Disabled man in wheelchair, Havelock Road
Around 10 beggars have been murdered on the streets of Colombo in the past two months. The government’s response has been to start rounding up beggars. Never mind the killers, of course. They have instead set up a special unit to round up people on the streets, hold them in cop sheds and then send them to ‘rehab’ in the deep south, Hambantota. This is backwards policy, blaming the victim while the killers are still out roaming the streets. People that have slept on the streets have had their heads smashed in and, a few arrests aside, the killings have not stopped. Implying that the killers are not caught. Having a policy towards homelessness is one thing, but arresting and deporting the potential victims of murder is another thing altogether. It’s callous and cruel and seems to aid the killers in clearing the streets of the unwanted.
The narrative the police are telling is that the killings are unrelated. However, since these killings are occurring in a fixed space of time at the rate of almost one per week, something is obviously systemically wrong. With their response now it seems that something is truly wrong with the system. Like when the government sided with violent protestors to ban Akon, the government again is siding with violence, in this case murder. The focus is not on the perpetrators of the crimes but just on getting rid of the problem. And that appears to be the street-dwellers of Colombo.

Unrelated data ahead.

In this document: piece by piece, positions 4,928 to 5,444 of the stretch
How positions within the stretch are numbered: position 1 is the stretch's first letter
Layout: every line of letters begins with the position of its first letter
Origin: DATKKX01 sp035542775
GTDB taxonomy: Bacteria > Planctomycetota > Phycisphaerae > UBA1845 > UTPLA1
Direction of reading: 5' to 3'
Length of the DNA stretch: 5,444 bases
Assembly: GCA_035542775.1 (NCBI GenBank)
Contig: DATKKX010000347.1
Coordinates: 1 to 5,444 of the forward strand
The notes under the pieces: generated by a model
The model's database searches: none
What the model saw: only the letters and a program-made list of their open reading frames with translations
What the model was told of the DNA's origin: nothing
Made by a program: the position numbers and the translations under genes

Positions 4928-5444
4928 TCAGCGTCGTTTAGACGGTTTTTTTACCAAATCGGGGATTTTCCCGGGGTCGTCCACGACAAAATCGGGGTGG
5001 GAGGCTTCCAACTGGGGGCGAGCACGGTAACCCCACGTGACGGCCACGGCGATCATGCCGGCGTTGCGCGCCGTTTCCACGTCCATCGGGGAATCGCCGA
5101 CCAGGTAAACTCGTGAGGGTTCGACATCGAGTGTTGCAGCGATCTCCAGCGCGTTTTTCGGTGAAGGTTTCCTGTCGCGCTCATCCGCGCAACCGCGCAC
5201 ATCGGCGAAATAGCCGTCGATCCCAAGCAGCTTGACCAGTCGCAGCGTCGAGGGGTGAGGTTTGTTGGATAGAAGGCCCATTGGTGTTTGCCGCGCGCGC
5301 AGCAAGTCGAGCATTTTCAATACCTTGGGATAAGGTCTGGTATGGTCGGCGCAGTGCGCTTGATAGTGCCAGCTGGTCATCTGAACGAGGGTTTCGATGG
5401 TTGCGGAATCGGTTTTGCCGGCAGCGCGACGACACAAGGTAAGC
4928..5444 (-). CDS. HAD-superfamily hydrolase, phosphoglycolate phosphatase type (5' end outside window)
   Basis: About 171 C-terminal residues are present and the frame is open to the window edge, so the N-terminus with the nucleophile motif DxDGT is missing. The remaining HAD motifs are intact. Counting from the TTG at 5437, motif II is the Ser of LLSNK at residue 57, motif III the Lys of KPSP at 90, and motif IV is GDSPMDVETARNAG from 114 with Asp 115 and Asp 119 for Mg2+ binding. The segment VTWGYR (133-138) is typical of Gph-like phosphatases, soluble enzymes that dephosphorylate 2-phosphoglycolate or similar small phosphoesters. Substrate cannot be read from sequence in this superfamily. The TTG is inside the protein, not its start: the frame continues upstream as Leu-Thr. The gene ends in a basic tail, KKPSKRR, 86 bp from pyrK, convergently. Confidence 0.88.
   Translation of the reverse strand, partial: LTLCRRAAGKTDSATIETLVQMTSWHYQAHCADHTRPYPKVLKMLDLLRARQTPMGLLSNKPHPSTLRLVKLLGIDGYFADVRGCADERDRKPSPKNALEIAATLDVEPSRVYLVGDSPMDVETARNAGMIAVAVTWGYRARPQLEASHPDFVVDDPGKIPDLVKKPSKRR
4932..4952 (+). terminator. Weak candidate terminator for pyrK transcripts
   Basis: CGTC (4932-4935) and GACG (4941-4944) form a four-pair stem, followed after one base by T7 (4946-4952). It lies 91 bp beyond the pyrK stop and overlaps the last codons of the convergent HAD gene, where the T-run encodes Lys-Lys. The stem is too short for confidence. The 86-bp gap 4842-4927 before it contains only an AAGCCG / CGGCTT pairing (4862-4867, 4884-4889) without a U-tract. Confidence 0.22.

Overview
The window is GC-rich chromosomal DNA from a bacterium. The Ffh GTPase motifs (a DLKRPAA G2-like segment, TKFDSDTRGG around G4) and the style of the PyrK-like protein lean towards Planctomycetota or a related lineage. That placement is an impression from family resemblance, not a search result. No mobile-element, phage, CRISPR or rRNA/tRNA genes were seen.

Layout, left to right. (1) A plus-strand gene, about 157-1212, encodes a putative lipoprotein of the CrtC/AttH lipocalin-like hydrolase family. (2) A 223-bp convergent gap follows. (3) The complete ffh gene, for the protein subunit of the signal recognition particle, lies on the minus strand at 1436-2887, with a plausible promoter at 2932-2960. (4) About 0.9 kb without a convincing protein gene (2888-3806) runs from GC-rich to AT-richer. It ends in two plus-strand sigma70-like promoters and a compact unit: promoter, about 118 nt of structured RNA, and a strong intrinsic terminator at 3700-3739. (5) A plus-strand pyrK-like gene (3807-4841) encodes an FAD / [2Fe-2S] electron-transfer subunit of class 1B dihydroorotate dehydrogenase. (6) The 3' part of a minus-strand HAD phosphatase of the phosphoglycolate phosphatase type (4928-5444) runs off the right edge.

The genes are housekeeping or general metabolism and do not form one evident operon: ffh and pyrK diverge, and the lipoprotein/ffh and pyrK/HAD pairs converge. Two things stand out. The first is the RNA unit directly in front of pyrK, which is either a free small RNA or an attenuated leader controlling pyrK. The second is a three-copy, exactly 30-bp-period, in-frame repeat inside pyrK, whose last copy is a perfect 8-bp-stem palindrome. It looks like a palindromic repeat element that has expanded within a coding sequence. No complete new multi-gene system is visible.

Begging is actually a business in the city. It is controlled by a hierarchy and spots and even kids and cripples are rented out. Beggars do make money, actually thousands of Rupees per day. None of this, however, makes their murders justified. In fact, many of the murdered are not beggars at all, the recent Mount Lavinia case sold lottery tickets, for example. Begging and street-dwelling may be a problem, but the message the police are sending here is that they are the whole problem. Me, personally, as someone who lives in these areas, I think the problem is the people crushing human skulls with stones and cinder blocks. That worries me more than the sight of beggars.
Yet those are the people getting rounded up. I think this policy is terribly backwards, like much of our policy towards the poor. That the police are rounding up the potential victims of crime while criminals go free is absurd.